People are aware that they are dead, as their consciousness continues to function even after the body stops to show the signs of life, reveals a new study.
Theoretically, it means that the person can even hear their death being announced by the doctor.
Dr. Sam Parnia is the director of critical care and resuscitation research at NYU Langone School of Medicine in New York City. He and his team observed people who had a cardiac arrest, i.e., Who were technically dead, but then were later resuscitated back to life.
Some of the participants who were pronounced dead were fully aware of the conversations going on around them, and could also see things clearly, reveals the research team.
The medical and nursing staff present at the time verified these findings.
Death is defined as the time when the heart no longer beats, and blood flow to the brain is completely cut off.
In previous studies, near-death experiences like seeing flashes of light and tunnels of light, etc. were just anecdotal. This is the first largest study that shows exactly as to what happens during this critical time.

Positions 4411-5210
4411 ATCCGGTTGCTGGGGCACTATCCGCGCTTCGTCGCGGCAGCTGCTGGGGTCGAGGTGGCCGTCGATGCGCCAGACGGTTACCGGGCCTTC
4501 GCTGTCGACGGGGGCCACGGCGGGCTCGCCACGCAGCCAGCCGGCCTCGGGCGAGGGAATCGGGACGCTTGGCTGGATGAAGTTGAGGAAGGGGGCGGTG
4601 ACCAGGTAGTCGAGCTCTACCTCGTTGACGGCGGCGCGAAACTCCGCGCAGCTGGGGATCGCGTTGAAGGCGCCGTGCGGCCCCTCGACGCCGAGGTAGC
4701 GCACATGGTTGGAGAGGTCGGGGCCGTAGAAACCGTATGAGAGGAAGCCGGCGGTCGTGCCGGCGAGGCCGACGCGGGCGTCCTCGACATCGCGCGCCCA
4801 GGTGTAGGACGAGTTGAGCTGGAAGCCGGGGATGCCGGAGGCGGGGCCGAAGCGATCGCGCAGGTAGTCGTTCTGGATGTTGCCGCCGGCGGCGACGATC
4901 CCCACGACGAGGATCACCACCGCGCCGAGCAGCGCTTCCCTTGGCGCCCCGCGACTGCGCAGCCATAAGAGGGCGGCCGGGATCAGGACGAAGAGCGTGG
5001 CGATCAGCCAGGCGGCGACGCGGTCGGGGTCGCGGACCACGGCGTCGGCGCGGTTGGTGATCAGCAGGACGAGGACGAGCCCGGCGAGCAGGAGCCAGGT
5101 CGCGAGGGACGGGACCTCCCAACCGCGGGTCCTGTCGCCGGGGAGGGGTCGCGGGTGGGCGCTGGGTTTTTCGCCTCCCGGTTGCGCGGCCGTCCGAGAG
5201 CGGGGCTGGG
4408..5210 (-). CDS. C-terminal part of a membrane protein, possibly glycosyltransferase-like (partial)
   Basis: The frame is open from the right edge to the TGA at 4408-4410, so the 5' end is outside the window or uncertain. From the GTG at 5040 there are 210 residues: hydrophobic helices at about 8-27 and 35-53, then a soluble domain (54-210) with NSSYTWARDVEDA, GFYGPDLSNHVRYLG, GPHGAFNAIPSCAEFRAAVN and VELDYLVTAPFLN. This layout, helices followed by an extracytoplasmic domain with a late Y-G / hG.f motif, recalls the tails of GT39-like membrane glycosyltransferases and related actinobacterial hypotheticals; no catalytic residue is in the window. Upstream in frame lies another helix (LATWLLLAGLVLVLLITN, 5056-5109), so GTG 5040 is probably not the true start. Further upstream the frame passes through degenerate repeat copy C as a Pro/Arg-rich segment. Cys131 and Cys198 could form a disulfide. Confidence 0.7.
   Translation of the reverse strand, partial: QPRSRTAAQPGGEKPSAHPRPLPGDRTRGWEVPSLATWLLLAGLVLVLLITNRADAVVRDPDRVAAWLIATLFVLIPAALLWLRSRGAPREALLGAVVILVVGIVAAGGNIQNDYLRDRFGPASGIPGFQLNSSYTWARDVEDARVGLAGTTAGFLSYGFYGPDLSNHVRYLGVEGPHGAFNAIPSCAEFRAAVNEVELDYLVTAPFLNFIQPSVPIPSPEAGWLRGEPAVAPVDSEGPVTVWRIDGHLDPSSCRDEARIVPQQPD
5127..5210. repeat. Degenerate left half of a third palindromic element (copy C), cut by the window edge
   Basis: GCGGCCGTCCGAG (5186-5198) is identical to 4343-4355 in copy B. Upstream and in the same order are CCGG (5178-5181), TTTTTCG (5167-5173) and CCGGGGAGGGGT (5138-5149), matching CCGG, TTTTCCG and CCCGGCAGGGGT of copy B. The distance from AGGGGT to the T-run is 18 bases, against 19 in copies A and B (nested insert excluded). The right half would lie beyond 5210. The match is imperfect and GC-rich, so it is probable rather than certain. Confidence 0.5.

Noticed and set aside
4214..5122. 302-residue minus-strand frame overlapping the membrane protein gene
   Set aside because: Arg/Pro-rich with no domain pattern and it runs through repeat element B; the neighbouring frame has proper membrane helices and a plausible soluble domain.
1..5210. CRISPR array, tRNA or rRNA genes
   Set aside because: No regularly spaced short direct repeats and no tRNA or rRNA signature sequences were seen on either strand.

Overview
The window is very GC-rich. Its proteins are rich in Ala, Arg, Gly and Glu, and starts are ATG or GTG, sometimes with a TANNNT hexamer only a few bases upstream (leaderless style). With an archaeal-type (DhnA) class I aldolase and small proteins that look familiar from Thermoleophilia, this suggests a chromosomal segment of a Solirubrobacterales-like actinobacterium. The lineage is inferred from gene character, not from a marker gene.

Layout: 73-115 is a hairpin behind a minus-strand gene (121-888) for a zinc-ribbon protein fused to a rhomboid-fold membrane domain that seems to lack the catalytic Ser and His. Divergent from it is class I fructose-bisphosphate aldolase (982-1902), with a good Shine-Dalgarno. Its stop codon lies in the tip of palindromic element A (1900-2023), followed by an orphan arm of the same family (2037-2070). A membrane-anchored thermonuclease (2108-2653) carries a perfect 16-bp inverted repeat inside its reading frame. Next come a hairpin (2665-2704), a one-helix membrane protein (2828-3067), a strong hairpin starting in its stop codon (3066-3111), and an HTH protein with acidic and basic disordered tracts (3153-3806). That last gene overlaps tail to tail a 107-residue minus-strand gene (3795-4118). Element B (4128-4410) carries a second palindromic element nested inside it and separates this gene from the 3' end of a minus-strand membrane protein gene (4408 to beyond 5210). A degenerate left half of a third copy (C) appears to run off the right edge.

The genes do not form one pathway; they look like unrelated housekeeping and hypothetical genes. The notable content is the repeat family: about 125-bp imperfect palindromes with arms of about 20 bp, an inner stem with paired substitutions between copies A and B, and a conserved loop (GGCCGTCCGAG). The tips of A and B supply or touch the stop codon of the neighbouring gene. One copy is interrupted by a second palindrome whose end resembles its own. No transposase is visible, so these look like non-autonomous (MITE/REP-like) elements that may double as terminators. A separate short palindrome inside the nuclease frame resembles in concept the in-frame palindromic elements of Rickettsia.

"Technically, that's how you get the time of death, it's all based on the moment when the heart stops, where the brain functions stop, and the individual loses their brain stem reflexes including gag reflex, pupil reflex," said Dr. Sam Parnia.
When someone dies, there's a burst of brain energy that is released, and there is evidence, which can prove these findings.
In 2013, the electrical signals inside the brain's of about nine anesthetized rats who had an induced heart attack were studied by the research team at the University of Michigan.
The research team examined the activity patterns that were linked to a "hyper-alerted state" in the brief period after clinical death.
Dr Parnia said: "In the same way that a group of researchers might be studying the qualitative nature of the human experience of 'love', for instance, we're trying to understand the exact features that people experience when they go through death, because we understand that this is going to reflect the universal experience we're all going to have when we die."